USPSTF: Inconclusive on Iron Supplementation in Pregnancy; Urgent Reassessment Needed

The United States Preventative Services Task Force (USPSTF) finds inconclusive evidence for routine iron supplementation in pregnant women with iron deficiency anemia, despite its high prevalence. However, robust studies link early infancy iron deficiency to long-term cognitive deficits. Although the US doesn’t routinely screen infants, UK guidelines advise screening high-risk infants. A study of non-anemic, first-trimester pregnant women found a significant portion iron deficient, suggesting universal screening’s potential benefits, prompting reconsideration of USPSTF recommendations.

The discrepancy between USPSTF recommendations and evidence of cognitive deficits in early iron-deficient infants calls for reassessment. Despite the US’s lack of routine screening, a substantial portion of non-anemic, first-trimester women were found iron deficient, indicating a missed opportunity for intervention. Considering the absence of harm and potential long-term consequences, a more proactive screening approach seems prudent, urging a reevaluation of USPSTF recommendations for optimal maternal and infant health outcomes.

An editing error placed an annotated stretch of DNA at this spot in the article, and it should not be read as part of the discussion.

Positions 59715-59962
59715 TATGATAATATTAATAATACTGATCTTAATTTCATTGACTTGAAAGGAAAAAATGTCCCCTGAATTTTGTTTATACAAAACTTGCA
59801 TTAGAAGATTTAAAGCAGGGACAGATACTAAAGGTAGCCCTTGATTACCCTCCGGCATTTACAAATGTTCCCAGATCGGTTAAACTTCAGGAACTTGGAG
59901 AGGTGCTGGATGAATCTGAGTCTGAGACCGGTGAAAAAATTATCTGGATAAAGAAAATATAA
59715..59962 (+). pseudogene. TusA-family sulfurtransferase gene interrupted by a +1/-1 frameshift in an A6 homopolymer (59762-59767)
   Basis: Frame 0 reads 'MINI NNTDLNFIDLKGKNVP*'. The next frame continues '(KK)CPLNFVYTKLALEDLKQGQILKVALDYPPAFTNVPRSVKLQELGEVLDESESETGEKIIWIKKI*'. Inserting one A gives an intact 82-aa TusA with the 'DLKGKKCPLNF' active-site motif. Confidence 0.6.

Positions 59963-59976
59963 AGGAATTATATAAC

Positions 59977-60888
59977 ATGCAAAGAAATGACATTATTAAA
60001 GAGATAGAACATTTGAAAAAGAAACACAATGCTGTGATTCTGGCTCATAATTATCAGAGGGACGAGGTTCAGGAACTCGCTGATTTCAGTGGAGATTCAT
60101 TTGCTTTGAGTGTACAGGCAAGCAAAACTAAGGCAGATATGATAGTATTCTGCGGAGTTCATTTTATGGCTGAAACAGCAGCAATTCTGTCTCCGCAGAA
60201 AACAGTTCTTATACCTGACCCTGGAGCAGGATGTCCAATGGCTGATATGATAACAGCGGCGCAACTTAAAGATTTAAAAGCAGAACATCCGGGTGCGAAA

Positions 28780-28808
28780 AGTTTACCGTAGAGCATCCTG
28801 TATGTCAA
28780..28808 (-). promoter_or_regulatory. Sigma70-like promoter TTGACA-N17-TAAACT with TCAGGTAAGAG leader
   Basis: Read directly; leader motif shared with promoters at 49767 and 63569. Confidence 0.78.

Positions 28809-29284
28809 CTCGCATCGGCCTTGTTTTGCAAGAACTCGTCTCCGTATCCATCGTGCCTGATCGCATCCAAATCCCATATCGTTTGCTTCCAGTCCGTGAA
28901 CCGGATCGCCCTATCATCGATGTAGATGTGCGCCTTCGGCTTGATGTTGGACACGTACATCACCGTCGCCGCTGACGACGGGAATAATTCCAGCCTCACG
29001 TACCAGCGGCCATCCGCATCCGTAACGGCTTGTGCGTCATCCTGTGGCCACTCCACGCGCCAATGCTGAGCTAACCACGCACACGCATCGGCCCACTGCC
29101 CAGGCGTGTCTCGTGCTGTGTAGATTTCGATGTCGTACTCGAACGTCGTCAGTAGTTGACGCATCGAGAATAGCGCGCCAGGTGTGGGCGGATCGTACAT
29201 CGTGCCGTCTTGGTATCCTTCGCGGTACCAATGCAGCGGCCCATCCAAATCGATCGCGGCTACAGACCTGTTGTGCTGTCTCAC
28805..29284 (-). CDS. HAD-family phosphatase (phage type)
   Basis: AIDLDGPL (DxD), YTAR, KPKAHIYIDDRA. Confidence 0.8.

Reference: Auerbach M, Abernathy J, Juul S, Short V, Derman R. Prevalence of iron deficiency in first trimester, nonanemic pregnant women. J Matern Fetal Neonatal Med. 2021 Mar;34(6):1002-1005. doi: 10.1080/14767058.2019.1619690. Epub 2019 Jun 3. PMID: 31154873.

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